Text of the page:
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Restaurant hygiene are influenced by health inspections and customer reviews

Researchers say consumers have some sway when it comes to the cleanliness of restaurants

Photo (c) LightFieldStudios - Getty Images
Despite many New Year’s resolutions to eat healthy, many consumers are still eating out with regularity. One recent study shows that all that extra time at restaurants could be affecting how clean those businesses are.

According to researchers, restaurants are most likely to maintain proper hygiene immediately before a health inspection or after being prompted by customer reviews. 

“Online reviews of restaurants can effectively identify cases of hygiene violation even after the restaurants have been inspected and certified, thereby identifying moral hazard,” said researcher Shawn Mankand. 

Poorer hygiene after health inspections

To understand what was behind restaurants’ push towards better hygiene practices, the researchers honed in on restaurants in New York City, analyzing both customer Yelp reviews and official health inspection data from 2010 through 2016. 

While many customers want to be able to trust health inspections, they typically only occur on an annual basis. Though they are unannounced, meaning that restaurants should always be operating as if they’re going to be inspected, this isn’t always the case -- especially as more and more establishments are opening their doors.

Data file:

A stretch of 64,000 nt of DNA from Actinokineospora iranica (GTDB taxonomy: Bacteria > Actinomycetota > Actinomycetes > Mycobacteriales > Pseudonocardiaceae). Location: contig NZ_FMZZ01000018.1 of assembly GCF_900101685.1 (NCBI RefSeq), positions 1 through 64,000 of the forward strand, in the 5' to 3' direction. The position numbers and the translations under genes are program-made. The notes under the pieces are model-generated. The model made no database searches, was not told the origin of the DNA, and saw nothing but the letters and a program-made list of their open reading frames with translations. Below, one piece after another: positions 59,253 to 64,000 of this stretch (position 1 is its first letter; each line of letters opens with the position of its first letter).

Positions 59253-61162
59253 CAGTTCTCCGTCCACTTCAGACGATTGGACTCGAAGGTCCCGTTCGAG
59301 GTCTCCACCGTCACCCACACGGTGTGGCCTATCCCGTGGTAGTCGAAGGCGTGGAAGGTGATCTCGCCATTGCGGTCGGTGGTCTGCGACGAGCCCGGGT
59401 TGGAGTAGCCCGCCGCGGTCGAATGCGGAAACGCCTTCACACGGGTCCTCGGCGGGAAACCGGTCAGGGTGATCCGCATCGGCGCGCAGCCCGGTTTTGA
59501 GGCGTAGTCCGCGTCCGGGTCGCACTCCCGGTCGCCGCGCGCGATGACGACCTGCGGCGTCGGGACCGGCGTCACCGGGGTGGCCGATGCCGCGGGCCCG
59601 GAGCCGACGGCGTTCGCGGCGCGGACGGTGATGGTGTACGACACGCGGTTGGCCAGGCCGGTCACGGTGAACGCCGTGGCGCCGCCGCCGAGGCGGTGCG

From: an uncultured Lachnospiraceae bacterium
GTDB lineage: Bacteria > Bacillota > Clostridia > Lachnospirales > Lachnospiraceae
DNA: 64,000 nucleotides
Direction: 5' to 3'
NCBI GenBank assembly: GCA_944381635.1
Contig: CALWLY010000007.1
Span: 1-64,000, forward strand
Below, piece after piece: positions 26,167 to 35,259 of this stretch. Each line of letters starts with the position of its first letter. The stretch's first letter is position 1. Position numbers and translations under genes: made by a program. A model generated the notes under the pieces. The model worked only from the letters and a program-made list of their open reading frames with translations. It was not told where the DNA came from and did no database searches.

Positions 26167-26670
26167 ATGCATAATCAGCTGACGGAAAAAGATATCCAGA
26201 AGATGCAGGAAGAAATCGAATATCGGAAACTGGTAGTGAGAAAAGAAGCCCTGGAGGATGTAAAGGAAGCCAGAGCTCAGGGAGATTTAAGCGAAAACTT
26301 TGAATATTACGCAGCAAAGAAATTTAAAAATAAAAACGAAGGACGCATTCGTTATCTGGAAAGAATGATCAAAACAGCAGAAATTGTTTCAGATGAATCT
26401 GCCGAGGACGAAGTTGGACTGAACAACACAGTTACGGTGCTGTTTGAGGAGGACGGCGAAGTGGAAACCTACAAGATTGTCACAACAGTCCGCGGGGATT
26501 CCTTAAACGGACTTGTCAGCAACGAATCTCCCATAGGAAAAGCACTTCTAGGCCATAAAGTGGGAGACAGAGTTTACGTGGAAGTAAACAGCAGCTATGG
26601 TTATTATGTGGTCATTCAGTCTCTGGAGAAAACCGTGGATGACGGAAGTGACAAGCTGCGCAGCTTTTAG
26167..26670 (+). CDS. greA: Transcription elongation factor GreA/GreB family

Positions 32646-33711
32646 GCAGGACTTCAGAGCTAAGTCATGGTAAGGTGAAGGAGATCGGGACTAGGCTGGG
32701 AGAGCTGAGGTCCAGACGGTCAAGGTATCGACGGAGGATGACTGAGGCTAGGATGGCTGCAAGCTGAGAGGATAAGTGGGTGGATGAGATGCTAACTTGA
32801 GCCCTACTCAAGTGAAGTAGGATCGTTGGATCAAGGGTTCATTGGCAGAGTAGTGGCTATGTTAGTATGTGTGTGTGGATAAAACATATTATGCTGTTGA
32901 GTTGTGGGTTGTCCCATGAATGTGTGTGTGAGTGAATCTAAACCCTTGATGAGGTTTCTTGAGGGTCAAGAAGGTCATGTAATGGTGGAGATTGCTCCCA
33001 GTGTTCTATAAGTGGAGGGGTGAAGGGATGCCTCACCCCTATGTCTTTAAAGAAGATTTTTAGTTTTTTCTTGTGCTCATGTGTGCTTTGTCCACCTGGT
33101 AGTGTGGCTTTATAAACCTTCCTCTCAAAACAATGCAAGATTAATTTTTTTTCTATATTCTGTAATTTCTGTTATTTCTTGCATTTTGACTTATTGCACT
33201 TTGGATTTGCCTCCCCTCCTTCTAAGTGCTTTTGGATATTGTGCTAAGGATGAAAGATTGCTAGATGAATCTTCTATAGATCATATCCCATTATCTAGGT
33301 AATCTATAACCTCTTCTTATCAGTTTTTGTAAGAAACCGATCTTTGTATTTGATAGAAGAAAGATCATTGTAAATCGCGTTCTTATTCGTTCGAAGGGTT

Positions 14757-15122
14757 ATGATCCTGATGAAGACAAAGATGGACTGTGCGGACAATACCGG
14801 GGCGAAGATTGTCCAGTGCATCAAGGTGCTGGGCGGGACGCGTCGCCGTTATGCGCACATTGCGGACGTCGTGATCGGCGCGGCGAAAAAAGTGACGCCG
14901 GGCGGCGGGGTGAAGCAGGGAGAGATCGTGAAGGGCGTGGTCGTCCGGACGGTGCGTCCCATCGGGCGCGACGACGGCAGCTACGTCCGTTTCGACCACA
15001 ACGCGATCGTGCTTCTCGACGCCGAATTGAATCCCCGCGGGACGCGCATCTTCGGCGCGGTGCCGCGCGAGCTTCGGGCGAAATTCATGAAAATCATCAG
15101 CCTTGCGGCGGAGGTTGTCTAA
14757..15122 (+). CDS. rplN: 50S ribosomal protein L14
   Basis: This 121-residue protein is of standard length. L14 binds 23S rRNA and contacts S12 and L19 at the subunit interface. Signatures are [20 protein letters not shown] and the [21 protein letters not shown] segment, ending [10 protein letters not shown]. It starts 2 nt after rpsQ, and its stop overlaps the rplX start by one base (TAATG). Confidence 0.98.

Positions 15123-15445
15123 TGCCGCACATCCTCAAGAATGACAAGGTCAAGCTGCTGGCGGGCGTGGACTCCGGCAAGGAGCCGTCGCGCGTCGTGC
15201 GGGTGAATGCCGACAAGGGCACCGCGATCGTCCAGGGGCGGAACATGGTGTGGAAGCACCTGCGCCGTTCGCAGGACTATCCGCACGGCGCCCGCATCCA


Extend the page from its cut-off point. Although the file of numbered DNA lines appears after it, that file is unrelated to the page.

“Based on the dictionary word counts, we find that roughly 30 percent of all restaurants in New York City deteriorate in terms of their hygiene within 90 days of certification from the health department,” said Markand. 

Rely on reviews

Health inspection results are available to the public. With a simple internet search, consumers can see what their favorite eateries ranked on their latest evaluation. However, because of how infrequently health inspections are performed and the surprising statistics about how restaurants perform after such inspections, the researchers recommend that consumers look to other customers’ reviews when deciding where to eat or order from next. 

Online reviews make it easy for customers to report on their experiences, and the researchers also found that they could potentially have sway in when health inspectors make their annual visits. 

“Traditional techniques to detect and prevent moral hazard, such as rigorous inspections and a strong set of incentives, contribute toward decreasing these inefficiencies in the market,” said Markand. “However, we believe that techniques of text analysis within the domain of machine learning, alongside access to crowd-sourced data from online review platforms such as Yelp, can further enhance the efficiency of hygiene inspections.” 

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